Investigating suburban micromoth diversity using DNA barcoding of malaise trap samples
Journal article, Peer reviewed
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OriginalversjonUrban Ecosystems. 2016. 10.1007/s11252-016-0597-2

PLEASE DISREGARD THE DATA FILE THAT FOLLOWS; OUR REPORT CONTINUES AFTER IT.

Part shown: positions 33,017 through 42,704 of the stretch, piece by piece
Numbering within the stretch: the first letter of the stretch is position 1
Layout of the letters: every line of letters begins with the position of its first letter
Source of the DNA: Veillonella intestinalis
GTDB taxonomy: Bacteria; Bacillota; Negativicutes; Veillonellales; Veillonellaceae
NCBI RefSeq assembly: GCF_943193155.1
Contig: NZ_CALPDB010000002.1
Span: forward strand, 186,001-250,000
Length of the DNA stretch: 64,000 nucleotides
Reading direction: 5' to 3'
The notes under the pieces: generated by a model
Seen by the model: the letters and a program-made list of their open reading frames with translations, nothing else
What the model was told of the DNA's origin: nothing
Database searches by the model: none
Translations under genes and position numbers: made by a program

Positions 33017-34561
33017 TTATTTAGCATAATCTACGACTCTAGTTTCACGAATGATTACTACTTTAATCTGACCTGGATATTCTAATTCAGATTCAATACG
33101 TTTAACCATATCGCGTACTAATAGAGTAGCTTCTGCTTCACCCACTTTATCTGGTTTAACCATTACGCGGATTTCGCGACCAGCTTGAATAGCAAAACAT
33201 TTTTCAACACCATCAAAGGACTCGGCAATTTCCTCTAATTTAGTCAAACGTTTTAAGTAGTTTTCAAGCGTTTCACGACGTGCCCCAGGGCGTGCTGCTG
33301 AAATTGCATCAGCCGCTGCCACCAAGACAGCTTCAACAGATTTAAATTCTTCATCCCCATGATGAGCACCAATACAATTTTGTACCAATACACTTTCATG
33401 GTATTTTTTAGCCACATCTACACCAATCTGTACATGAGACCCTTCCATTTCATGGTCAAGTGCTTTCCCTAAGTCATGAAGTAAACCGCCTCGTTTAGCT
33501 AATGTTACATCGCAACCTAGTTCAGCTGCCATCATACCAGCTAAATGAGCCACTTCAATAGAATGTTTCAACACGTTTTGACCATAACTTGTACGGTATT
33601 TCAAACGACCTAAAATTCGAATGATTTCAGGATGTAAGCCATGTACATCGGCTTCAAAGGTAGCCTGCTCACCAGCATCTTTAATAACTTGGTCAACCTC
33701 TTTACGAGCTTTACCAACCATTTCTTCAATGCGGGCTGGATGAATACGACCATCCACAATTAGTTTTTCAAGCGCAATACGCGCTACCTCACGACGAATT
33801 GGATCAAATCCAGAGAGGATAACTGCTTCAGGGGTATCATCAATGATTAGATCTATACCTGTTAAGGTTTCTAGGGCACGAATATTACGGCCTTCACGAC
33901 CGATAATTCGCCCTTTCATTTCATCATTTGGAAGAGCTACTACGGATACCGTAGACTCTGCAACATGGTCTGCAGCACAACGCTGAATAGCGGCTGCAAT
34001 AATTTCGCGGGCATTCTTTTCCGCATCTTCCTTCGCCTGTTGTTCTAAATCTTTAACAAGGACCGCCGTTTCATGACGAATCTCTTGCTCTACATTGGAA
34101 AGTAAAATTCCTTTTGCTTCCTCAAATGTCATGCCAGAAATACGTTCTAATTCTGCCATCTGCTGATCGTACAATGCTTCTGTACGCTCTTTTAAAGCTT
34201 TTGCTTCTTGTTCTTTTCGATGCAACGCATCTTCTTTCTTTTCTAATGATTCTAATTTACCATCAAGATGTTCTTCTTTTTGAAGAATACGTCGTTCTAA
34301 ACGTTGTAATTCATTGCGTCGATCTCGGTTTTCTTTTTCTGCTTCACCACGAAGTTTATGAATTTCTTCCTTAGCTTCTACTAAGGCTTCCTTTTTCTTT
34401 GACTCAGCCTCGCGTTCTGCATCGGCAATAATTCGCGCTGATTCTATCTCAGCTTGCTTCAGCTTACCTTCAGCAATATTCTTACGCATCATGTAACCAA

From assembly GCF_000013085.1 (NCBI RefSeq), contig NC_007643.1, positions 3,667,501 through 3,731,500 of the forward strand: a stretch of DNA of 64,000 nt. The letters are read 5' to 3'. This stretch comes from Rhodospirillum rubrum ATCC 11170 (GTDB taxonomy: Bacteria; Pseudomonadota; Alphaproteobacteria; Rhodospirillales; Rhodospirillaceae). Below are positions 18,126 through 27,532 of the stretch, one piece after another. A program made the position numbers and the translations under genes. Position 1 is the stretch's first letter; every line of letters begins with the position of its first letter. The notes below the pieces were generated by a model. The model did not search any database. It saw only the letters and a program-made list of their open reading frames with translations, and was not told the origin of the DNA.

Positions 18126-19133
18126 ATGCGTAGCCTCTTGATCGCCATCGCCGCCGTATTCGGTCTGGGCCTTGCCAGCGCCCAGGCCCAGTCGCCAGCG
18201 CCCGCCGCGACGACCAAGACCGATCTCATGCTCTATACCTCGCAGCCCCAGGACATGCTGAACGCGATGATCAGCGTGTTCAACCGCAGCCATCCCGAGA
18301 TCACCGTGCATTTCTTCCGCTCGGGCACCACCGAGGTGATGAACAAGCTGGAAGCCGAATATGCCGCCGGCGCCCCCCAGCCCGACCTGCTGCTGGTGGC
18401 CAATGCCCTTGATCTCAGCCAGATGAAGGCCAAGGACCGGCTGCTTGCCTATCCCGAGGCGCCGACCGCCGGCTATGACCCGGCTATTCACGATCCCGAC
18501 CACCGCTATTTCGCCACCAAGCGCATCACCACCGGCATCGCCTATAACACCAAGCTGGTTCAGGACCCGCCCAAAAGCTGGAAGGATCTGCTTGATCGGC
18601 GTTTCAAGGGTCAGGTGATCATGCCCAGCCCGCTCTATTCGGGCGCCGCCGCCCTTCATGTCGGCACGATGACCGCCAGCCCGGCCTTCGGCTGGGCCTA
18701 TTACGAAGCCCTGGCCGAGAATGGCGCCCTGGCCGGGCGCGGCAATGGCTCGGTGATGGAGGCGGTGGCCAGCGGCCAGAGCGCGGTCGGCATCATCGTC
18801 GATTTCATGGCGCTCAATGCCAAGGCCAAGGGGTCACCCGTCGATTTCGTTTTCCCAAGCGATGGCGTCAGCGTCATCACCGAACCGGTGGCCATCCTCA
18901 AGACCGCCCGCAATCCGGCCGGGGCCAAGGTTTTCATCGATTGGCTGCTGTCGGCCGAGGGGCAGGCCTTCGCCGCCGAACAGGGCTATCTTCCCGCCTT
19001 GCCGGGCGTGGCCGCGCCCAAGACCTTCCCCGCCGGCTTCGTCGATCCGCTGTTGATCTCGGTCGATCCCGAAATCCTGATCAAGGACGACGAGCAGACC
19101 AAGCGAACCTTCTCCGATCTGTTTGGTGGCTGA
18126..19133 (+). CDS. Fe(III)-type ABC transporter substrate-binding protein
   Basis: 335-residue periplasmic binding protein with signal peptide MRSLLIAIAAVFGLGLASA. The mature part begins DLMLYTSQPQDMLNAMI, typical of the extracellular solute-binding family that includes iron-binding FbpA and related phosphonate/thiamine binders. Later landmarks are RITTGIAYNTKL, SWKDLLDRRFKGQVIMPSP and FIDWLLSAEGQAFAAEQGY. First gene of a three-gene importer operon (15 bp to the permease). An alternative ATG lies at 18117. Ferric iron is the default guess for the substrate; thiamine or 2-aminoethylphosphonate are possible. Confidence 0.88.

Micromoths can be challenging to identify based on morphology and are frequently omitted in assessments of moth diversity. However, their species richness and biology make them important components of terrestrial ecosystems. In this study we identified 1227 micromoths from a suburban garden at 63° north using DNA barcoding of Malaise trap samples. We recorded 78 different species with the 11 most abundant taxa accounting for 82 % of the catch. The remaining 67 species were represented by fewer than 14 specimens, but the number was often sufficient to provide a good idea of phenology. The larvae of these 78 species all feed on plants common in suburban environments. We show that when facilitated by identifications through DNA barcoding, Malaise traps provide interesting insights into the micromoth communities of suburban environments that might otherwise be overlooked. The use of Malaise traps is beneficial for investigations at high latitudes where light trapping is inefficient for sampling moths due to bright summer nights.